Tuesday, April 21, 2009

Leave Home

Mission accomplished! There they are, from left to right: The Reverends Trevor Maloney, Steven Davidowitz and Shundo David Haye. This lovely photograph was taken by our official photographer for the event, Catherine McPhee. Thanks Catherine! Thanks everybody who helped with the ceremony and reception! Thank you ordaining teachers! Thank you sewing teachers! Thank you lineage of Buddhas and Ancestors! What a lovely day it was last Saturday. What a lovely ceremony.

Here's a shot of our Abbot Ryushin Zendo Paul Haller shaving the head of his disciple Shundo. The woman holding the shaving gear so carefully is Lucy Xiao, Paul's attendant. Our sources tell us that Lucy is sewing an okesa now, and she'll probably be the next to ordain. Also spotted in the assembly were Steph Wenderski, Thiemo Blank and Bryan Clark from Green Gulch Farm, who will soon be ordaining with Tenshin Zenki Reb Anderson. It makes me so happy, and fills me with so much school spirit, to think about how San Francisco Zen Center is doing our part to help address the world-wide shortage of Zen Buddhist priests. Not that I think everybody should ordain! Far from it. I'm also very proud of Zen Center for never forgetting to support the path of the lay practitioner, and I'm mighty fond of our lay teachers like Leslie James, Ed Sattizahn and Laura Burges. But I guess because I'm a priest myself I just love this ceremony and this career path.

The Rev. Dr. Linda Galijan has often told me that clergy usually rank highest in career satisfaction surveys by category. Just check out this excerpt from a University of Chicago website that I found after about 30 seconds:

Across all occupations, on average, 47 percent of people said they were very satisfied with their jobs and 33 percent said they were very happy. The top three jobs for satisfaction were clergy (87 percent reporting being very satisfied), firefighters (80 percent) and physical therapists (78 percent). Other top jobs, in which more than 60 percent of the respondents said they were very satisfied were education administrators, painters and sculpters, teachers, authors, psychologists, special education teachers, operating engineers, office supervisors and security and financial services salespersons.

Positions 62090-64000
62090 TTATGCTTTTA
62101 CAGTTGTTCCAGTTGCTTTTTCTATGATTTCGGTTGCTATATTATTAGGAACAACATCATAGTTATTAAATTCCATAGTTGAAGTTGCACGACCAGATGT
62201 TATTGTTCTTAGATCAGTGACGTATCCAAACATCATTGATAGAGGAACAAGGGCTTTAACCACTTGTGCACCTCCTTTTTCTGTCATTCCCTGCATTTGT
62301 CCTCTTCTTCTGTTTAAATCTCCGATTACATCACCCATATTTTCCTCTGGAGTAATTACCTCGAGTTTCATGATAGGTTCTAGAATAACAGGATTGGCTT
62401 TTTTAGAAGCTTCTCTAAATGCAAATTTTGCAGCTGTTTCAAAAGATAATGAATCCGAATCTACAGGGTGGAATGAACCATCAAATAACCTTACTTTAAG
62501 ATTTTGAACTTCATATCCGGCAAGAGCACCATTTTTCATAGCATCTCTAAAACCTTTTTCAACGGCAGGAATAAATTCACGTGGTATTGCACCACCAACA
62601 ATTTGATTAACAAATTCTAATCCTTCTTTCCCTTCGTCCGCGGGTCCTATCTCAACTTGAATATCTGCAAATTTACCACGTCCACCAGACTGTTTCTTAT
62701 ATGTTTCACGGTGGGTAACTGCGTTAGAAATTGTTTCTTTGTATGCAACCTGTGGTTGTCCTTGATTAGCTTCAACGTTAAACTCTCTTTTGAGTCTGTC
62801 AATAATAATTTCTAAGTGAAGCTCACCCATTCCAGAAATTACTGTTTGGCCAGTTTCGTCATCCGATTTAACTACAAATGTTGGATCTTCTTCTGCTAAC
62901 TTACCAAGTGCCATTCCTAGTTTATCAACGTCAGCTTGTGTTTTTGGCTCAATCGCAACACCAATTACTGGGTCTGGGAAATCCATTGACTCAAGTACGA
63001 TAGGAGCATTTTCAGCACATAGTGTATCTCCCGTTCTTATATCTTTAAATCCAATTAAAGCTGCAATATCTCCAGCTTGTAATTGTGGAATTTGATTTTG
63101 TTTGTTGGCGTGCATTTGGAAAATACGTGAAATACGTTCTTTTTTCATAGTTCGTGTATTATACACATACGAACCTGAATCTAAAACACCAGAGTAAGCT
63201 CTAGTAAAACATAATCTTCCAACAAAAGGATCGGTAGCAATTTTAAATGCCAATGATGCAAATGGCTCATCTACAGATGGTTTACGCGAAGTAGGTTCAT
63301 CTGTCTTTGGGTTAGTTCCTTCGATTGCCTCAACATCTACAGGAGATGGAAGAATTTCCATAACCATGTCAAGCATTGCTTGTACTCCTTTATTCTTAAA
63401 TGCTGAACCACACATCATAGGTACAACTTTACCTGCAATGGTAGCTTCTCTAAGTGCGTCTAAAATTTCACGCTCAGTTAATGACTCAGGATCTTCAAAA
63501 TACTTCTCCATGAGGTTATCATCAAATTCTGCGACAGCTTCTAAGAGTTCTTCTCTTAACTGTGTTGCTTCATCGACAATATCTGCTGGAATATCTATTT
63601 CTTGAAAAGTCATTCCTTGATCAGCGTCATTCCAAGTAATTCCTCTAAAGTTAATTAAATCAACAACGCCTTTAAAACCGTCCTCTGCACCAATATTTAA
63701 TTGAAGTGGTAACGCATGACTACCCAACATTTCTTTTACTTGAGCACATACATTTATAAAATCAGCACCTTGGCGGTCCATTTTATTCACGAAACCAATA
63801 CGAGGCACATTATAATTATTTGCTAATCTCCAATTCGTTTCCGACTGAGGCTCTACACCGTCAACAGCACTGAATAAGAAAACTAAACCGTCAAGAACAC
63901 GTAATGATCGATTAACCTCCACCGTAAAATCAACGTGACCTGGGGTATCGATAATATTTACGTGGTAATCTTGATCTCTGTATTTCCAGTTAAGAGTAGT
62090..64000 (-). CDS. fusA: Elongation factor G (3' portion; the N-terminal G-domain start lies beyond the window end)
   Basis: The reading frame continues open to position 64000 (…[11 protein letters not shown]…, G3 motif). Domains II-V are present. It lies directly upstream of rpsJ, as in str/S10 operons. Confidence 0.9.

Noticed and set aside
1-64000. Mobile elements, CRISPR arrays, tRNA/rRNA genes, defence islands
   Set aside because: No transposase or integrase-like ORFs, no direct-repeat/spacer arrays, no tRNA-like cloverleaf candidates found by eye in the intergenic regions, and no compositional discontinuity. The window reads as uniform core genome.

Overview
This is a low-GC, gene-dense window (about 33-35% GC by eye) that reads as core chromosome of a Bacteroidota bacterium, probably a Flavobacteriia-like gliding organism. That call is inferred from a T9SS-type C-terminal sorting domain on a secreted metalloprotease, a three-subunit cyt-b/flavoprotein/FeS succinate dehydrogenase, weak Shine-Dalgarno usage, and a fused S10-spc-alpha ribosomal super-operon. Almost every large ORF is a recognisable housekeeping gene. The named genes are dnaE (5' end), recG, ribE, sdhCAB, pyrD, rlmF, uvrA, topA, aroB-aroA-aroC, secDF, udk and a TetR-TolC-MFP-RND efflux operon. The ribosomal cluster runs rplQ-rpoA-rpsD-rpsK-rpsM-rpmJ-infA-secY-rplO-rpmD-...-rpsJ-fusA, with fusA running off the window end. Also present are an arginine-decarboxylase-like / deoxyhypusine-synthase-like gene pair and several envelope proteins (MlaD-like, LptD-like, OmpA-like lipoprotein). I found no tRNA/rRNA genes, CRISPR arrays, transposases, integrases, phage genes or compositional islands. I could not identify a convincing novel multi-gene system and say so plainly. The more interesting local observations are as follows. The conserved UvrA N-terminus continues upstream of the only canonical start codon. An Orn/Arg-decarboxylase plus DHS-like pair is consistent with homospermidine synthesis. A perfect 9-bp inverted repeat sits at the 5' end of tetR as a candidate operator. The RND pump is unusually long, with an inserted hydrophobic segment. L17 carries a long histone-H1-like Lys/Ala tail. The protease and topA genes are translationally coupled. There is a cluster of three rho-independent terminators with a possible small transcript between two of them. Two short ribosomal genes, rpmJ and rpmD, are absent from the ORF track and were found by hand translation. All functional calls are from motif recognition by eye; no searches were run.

Rev. Cynthia Lindner, Director of Ministry Studies at the University of Chicago’s Divinity School, isn’t surprised by the finding. “Persons engaged in ministry have great opportunity to live and work out of their deepest convictions, oftentimes in the midst of communities of faith who share their concern for meaning, compassion and justice,” she said. “This congruence of belief, values, and actions in one’s daily work can be immensely satisfying.”

We beat firefighters! Whoo-hoo!!!


Anonymous said...

Thank you for writing about the joy you feel when you are serving others. I thought I was alone with those thoughts as well as wrong to have those thoughts. It is nice to know I am not alone.


Shundo said...

Serving others is Bodhisattva activity, and since the more you do it, the less your ego needs to be involved, it can be a great source of joy. Someone at Tassajara once gave me a beautiful poem on the subject which I have been trying to find. If I do, I will post it here as well.